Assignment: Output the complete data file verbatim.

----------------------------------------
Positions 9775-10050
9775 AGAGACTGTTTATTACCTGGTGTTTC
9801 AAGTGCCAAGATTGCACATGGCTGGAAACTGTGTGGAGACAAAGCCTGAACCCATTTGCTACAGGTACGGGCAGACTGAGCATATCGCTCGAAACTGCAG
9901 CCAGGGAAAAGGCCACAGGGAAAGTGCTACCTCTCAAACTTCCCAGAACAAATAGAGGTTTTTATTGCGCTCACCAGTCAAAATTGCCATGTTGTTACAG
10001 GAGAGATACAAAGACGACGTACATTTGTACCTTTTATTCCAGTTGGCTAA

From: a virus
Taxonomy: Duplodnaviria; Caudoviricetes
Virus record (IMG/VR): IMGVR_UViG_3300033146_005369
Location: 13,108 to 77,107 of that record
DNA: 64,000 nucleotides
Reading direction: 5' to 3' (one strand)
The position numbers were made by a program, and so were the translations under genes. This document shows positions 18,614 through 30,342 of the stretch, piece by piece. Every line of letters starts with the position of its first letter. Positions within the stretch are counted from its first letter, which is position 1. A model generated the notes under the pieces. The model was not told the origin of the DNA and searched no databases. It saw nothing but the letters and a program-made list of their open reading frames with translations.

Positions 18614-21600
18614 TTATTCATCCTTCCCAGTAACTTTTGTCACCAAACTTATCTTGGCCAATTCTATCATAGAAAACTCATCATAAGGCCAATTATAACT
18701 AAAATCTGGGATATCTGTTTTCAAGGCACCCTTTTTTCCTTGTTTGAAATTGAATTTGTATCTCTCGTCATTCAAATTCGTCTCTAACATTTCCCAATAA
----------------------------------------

Positions 9775-10050
9775 AGAGACTGTTTATTACCTGGTGTTTC
9801 AAGTGCCAAGATTGCACATGGCTGGAAACTGTGTGGAGACAAAGCCTGAACCCATTTGCTACAGGTACGGGCAGACTGAGCATATCGCTCGAAACTGCAG
9901 CCAGGGAAAAGGCCACAGGGAAAGTGCTACCTCTCAAACTTCCCAGAACAAATAGAGGTTTTTATTGCGCTCACCAGTCAAAATTGCCATGTTGTTACAG
10001 GAGAGATACAAAGACGACGTACATTTGTACCTTTTATTCCAGTTGGCTAA

From: a virus
Taxonomy: Duplodnaviria; Caudoviricetes
Virus record (IMG/VR): IMGVR_UViG_3300033146_005369
Location: 13,108 to 77,107 of that record
DNA: 64,000 nucleotides
Reading direction: 5' to 3' (one strand)
The position numbers were made by a program, and so were the translations under genes. This document shows positions 18,614 through 30,342 of the stretch, piece by piece. Every line of letters starts with the position of its first letter. Positions within the stretch are counted from its first letter, which is position 1. A model generated the notes under the pieces. The model was not told the origin of the DNA and searched no databases. It saw nothing but the letters and a program-made list of their open reading frames with translations.

Positions 18614-21600
18614 TTATTCATCCTTCCCAGTAACTTTTGTCACCAAACTTATCTTGGCCAATTCTATCATAGAAAACTCATCATAAGGCCAATTATAACT
18701 AAAATCTGGGATATCTGTTTTCAAGGCACCCTTTTTTCCTTGTTTGAAATTGAATTTGTATCTCTCGTCATTCAAATTCGTCTCTAACATTTCCCAATAA